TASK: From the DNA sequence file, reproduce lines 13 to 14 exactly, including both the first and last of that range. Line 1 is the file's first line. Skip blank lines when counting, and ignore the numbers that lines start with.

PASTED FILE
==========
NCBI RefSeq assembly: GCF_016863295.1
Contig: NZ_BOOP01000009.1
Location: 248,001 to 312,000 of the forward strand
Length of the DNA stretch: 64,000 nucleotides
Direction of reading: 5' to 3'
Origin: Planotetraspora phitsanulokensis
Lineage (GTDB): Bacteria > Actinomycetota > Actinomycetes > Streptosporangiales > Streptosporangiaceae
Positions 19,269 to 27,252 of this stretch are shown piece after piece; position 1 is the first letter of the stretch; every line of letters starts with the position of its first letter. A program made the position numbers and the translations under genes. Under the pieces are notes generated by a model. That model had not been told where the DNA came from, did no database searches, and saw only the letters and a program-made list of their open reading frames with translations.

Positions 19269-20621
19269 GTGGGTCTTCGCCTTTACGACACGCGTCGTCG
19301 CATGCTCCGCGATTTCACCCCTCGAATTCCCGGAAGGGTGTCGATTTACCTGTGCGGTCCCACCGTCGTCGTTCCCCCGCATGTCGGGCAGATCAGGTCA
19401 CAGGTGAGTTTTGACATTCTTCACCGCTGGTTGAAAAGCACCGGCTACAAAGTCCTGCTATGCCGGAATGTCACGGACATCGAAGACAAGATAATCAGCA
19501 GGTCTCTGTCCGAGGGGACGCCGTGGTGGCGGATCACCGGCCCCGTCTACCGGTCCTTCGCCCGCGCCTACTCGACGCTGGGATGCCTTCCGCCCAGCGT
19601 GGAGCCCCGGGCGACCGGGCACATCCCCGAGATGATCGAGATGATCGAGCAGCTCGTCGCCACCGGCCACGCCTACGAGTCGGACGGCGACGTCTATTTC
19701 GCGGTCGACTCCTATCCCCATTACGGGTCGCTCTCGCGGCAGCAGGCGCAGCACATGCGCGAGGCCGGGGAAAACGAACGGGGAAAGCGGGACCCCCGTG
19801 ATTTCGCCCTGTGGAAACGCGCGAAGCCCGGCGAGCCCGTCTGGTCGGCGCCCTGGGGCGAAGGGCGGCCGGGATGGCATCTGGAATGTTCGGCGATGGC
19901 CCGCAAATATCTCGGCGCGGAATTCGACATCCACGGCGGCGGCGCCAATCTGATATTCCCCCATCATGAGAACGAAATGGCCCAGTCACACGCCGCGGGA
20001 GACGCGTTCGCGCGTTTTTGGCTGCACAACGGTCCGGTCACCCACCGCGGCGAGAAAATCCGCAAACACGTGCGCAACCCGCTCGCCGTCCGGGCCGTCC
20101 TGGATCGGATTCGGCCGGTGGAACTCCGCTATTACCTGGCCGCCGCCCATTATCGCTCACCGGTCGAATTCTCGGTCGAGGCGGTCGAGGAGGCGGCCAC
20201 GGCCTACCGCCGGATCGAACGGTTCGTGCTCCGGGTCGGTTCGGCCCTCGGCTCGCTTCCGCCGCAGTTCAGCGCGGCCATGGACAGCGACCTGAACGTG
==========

19501 GGTCTCTGTCCGAGGGGACGCCGTGGTGGCGGATCACCGGCCCCGTCTACCGGTCCTTCGCCCGCGCCTACTCGACGCTGGGATGCCTTCCGCCCAGCGT
19601 GGAGCCCCGGGCGACCGGGCACATCCCCGAGATGATCGAGATGATCGAGCAGCTCGTCGCCACCGGCCACGCCTACGAGTCGGACGGCGACGTCTATTTC